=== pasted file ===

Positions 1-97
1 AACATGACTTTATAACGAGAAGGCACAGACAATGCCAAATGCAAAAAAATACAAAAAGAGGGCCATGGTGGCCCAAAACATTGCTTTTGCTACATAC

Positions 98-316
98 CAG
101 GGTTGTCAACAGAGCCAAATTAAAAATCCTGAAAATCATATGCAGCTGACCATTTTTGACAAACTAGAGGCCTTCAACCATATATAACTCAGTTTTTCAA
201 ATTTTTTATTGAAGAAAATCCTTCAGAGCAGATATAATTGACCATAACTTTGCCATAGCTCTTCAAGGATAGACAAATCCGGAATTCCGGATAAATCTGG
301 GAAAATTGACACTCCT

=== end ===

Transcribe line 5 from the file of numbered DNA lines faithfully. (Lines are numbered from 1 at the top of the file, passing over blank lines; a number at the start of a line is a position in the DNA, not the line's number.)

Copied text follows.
101 GGTTGTCAACAGAGCCAAATTAAAAATCCTGAAAATCATATGCAGCTGACCATTTTTGACAAACTAGAGGCCTTCAACCATATATAACTCAGTTTTTCAA